“What are you going to do with all of those water balloons?” Tortoise asked.
There must have been a hundred of them in every color, constructing a rubber pyramid that wobbled above a red pull-along wagon. Hare grabbed the top balloon, and launched one at Tortoise’s snapper. When the balloon burst, Tortoise tasted metal in his mouth, and felt like his stomach had dropped out of his shell.
“You can’t be serious,” Tortoise coughed. “What could have made you this...this... evil?”
When Hare pelted a balloon right into his eye, Tortoise kicked his two unbound legs frantically, and rocked the chair in the hopes that one of the oak legs would give out. His hands had gone numb an hour ago, if you could call them hands anymore. Two bloody nubs chained to a wooden chair. Another balloon burst Tortoise on his stomach, and he hopelessly watched the pellets drip down his yellow bone chest.
“At least tell me why,” Tortoise moaned, spitting while he spoke, but Hare did not respond.
“Was it those nasty brats? I know it was wrong, but, maybe, it’s not you. Maybe Trix really are just for kids?”
Hare popped a blue balloon in his hand, and growled.
“You don’t even remember me?” Hare grunted through gritted teeth. “How can you already forget me, Tortoise? You ruined my life. You didn’t have to do that. You could have been quiet, or at least honorable. But no. You told the entire world about your amazing race against the Hare. And then,” Hare paused. “THAT BOOK!”
Tortoise winced. Hare looked nothing like the youthful rabbit he raced all those years ago. A dark gash ran from his gnarled right ear to his mouth, and his white fur, where there was fur, was stained a brownish-yellow.
“Oh, yeah, you got a copy of that book, huh?” Tortoise asked quietly.
“Everyone got a copy,” said Hare, dragging each word like a dead body. “My wife left me almost immediately, with the kids mind you. Lost my job, had to sell my hole to a snake, and my parents… I don’t even know. They must have changed their name and moved.”
Hare looked up at the hanging caged light, and Tortoise spotted the fur below his brown cheeks had soaked.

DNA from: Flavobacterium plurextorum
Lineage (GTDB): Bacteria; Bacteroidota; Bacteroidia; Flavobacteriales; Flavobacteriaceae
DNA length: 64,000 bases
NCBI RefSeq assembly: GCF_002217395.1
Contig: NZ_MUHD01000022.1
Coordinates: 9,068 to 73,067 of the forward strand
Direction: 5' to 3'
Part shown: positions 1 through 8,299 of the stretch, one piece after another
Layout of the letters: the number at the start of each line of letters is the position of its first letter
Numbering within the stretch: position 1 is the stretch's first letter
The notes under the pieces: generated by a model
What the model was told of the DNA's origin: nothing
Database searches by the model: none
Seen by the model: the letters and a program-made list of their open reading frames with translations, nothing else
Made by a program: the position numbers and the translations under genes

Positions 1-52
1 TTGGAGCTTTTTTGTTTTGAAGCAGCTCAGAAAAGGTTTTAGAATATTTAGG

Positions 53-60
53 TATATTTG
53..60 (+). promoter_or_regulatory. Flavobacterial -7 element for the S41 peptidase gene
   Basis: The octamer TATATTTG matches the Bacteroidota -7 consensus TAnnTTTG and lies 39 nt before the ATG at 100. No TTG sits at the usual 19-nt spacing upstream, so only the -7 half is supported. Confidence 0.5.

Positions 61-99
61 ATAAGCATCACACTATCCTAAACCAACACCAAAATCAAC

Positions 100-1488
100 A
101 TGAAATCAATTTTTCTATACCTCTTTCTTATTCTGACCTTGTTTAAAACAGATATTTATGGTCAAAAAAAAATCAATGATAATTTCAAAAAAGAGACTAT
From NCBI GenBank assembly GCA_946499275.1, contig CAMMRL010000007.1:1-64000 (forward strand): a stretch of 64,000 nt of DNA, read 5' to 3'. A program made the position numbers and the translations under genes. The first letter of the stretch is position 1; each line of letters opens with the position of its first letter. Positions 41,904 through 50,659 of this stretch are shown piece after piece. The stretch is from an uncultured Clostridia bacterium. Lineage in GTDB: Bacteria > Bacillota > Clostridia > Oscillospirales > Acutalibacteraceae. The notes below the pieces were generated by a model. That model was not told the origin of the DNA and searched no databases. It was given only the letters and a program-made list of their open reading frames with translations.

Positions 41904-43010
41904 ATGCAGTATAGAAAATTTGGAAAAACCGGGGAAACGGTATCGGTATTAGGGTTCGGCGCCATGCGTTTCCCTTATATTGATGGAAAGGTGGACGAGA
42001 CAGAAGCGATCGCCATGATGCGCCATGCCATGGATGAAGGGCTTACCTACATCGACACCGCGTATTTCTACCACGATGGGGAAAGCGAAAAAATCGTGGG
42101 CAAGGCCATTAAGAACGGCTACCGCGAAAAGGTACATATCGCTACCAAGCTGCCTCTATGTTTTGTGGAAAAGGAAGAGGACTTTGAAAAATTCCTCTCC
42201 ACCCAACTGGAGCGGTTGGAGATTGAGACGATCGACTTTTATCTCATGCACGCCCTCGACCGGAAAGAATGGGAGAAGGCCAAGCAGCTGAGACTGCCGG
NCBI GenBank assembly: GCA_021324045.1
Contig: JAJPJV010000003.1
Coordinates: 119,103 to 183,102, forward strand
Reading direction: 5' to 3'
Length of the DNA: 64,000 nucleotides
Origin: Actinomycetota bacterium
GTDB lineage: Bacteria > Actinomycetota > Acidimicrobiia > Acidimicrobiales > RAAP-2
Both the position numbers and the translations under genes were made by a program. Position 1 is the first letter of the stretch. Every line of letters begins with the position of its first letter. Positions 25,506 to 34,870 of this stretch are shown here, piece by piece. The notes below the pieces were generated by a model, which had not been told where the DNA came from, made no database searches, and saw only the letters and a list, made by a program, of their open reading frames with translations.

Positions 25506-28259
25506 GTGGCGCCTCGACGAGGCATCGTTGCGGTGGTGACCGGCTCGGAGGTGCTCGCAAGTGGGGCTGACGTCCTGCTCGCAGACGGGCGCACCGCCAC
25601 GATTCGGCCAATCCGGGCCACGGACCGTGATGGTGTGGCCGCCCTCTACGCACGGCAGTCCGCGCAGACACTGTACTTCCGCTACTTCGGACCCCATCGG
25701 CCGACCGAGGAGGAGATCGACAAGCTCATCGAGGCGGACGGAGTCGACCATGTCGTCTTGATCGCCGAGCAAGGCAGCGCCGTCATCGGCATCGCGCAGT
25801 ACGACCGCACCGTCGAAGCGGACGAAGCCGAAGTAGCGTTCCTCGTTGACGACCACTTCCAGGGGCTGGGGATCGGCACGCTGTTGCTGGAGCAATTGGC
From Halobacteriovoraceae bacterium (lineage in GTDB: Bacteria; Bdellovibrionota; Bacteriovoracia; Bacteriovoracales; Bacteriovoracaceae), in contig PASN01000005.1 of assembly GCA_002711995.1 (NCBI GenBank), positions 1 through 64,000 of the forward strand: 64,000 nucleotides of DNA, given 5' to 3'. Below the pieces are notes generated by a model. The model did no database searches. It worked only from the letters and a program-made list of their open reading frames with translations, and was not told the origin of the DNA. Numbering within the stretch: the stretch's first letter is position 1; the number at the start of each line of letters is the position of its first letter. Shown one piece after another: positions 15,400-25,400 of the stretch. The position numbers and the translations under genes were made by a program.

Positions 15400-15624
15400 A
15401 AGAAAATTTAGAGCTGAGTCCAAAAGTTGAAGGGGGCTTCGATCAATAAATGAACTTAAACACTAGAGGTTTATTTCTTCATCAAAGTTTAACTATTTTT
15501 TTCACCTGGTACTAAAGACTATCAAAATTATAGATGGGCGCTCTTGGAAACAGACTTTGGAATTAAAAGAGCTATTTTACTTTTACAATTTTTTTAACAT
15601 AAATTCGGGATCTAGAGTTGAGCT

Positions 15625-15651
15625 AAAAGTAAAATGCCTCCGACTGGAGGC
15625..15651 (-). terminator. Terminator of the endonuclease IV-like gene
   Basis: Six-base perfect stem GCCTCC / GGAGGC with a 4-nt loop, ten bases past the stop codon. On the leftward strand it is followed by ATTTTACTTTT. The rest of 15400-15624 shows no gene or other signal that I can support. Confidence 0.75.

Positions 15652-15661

“I saw some dark things, after that,” Hare said, looking at Tortious with absent eyes.
Hare turned away from Tortoise, and dumped the red pull-wagon. As the balloons rolled under the Tortoise, Hare hopped around Tortoise like a pogo stick, popping the balloons with his feet. From behind his mangled ear, Hare pulled out a gold Zippo and flipped the top. Tortoise thought of screaming, but worried that would only add fuel to the flame, which wasn’t lacking for fuel.
“Well, you may not want to hear this, but this is not my fault. You took two naps and ate breakfast during a race! You, Hare, shouldn’t feel bad, but you need to take responsibility for your actions. Maybe that’s the real lesson from our race,” Tortoise surmised.
Hare considered Tortoise’s anecdote for a moment, closed the Zippo, and began leaving the room.
“See, there you go! Taking responsibility for your actions. Now, just don’t forget to untie me!” Tortoise yelled.
When Hare had nearly left the room, he stopped, lit the Zippo again, and turned to Tortoise.
“You’re wrong. That’s not the moral, because the story didn’t end that day.” Hare said before tossing the flame into the fuel underneath Tortoise. “You may have won the race, Tortoise, but life isn’t a god damn race.”
Bio: David Gregory is a marketing pro from Washington, DC who loves humor fiction. When he's not pretending to know something about politics, David is wrestling with his first novel, and begging people to read his humor fiction magazine at www.FunnyInFiveHundred.com.
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